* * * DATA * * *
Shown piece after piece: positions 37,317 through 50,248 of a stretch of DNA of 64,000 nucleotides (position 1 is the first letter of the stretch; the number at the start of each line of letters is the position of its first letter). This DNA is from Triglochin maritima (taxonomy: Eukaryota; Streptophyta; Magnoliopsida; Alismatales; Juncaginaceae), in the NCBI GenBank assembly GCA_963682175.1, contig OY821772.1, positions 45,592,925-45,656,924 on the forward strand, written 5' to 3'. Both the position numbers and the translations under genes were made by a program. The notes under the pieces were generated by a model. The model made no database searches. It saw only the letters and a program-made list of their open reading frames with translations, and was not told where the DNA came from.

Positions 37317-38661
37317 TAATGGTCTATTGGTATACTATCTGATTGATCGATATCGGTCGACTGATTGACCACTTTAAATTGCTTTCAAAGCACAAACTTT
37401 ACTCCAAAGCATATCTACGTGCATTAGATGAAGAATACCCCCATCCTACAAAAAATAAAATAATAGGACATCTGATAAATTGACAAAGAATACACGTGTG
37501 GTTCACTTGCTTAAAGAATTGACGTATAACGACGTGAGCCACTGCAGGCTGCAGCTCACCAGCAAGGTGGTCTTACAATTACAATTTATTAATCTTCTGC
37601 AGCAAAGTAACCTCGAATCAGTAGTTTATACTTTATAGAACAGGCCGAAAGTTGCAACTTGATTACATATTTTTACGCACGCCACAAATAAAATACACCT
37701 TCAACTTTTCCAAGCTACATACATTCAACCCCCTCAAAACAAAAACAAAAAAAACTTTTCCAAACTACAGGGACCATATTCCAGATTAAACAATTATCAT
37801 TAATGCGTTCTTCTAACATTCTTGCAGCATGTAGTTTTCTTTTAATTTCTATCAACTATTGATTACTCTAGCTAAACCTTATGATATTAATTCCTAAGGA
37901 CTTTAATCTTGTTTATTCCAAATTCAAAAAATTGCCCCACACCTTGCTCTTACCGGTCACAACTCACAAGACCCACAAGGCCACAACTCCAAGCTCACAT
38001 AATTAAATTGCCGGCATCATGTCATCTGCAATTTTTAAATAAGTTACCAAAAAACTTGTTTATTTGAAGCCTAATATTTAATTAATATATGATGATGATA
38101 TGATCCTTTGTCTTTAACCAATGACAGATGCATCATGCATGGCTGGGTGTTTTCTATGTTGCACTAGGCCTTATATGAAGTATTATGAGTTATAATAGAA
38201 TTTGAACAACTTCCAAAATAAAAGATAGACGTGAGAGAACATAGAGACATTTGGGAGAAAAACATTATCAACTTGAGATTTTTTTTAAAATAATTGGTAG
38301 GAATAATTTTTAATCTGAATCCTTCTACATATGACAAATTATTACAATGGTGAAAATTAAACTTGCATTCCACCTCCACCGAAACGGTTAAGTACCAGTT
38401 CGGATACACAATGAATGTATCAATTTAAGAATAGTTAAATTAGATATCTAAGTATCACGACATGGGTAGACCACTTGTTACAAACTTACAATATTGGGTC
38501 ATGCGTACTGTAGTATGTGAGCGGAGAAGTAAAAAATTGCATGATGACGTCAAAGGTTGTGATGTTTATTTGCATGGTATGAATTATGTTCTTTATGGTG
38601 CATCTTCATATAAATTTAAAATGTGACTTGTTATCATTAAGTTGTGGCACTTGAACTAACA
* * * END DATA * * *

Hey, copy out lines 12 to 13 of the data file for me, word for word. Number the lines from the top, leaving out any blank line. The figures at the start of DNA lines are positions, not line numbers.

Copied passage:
38201 TTTGAACAACTTCCAAAATAAAAGATAGACGTGAGAGAACATAGAGACATTTGGGAGAAAAACATTATCAACTTGAGATTTTTTTTAAAATAATTGGTAG
38301 GAATAATTTTTAATCTGAATCCTTCTACATATGACAAATTATTACAATGGTGAAAATTAAACTTGCATTCCACCTCCACCGAAACGGTTAAGTACCAGTT